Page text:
Support for alcohol policies in marginalized populations

Pamela J. Trangenstein, Nina Mulia, Camillia K. Lui, Katherine J. Karriker-Jaffe, Thomas K. Greenfield, Rhonda Jones-Webb

Research output: Contribution to journalArticlepeer-review

4 Scopus citations

Abstract

AIM: Kingdon [(2014) Agendas, Alternatives, and Public Policies. Essex. United Kingdom: Pearson Education Limited] argues that windows of opportunity to pass policies emerge when problems, solutions and policy support co-occur. This study aims to identify a set of alcohol policies with the potential to reduce alcohol-related disparities given high levels of support from marginalized groups, such as racial/ethnic minorities and lower-income groups.

METHODS: This study used data from five US National Alcohol Surveys, which were based on household probability samples of adults in 1995 (n = 4243), 2000 (n = 5736), 2005 (n = 1445), 2010 (n = 4164) and 2015 (n = 4041). We used multiple logistic regression to determine the odds of policy support by racial/ethnic group and income level, considering price, place and marketing policies as well as individual-level interventions.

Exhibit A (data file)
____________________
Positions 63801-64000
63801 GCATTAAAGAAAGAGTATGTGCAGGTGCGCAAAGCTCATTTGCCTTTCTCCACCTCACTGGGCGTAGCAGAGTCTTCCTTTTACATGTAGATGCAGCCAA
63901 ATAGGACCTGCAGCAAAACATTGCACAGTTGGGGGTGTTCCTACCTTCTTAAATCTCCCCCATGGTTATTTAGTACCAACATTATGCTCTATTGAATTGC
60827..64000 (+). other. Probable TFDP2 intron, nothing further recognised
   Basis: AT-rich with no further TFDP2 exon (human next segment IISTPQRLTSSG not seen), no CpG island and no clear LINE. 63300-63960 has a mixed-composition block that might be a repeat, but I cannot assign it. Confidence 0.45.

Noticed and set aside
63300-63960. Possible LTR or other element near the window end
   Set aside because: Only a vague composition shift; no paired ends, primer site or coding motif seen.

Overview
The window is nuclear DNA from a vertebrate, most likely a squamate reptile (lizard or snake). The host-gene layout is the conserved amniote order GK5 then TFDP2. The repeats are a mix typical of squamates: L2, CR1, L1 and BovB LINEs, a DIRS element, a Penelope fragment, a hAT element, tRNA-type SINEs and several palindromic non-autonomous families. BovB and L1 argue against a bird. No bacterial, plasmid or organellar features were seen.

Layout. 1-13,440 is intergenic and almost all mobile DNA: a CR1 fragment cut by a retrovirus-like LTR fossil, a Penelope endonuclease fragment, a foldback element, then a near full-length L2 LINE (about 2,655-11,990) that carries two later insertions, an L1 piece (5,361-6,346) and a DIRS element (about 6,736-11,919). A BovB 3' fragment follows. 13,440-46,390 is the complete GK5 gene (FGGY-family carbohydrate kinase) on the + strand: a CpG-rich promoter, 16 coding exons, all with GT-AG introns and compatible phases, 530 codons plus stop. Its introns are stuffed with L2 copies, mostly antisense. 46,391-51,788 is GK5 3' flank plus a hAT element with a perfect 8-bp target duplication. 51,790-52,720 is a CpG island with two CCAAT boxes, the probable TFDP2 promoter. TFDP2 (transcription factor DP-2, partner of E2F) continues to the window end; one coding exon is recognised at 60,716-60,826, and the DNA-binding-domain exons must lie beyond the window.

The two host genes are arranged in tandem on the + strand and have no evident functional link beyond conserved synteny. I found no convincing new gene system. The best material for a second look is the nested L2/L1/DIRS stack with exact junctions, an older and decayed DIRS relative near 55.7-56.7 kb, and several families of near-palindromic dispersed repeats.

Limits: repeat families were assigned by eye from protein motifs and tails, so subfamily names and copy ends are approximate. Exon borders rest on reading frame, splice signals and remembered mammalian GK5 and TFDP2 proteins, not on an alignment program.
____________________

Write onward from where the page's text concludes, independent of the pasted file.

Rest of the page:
RESULTS: Overall a majority of Americans supported banning alcohol sales in corner stores (59.4%), banning alcohol advertisements on television (55.5%), and establishing universal health coverage for alcohol treatment (80.0%). Support was particularly high among Blacks, Hispanics/Latinos and lower-income persons. Multivariate models showed that compared with White people, foreign-born Hispanics/Latinos had the most robust levels of support, including raising alcohol taxes (aOR = 2.40, 95% CI: 2.00, 2.88, P < 0.0001), banning alcohol sales in corner stores (aOR = 2.85, 95% CI: 2.22, 3.65, P < 0.0001) and reducing retail sales hours (aOR = 2.91, 95% CI: 2.38, 3.55, P < 0.0001).

CONCLUSION: Of the policies examined, banning alcohol sales at corner stores is most likely to be in a "window of opportunity" for reducing alcohol-related disparities. By simultaneously reducing population-level consumption and harms from others' drinking, place-based policies have the potential to reduce harms experienced by marginalized groups.

Original languageEnglish (US)
Pages (from-to)500-509
Number of pages10
JournalAlcohol and Alcoholism
Volume56
Issue number4
DOIs
StatePublished - Jul 1 2021

Bibliographical note

Publisher Copyright:
© 2021 The Author(s) 2020. Medical Council on Alcohol and Oxford University Press. All rights reserved.

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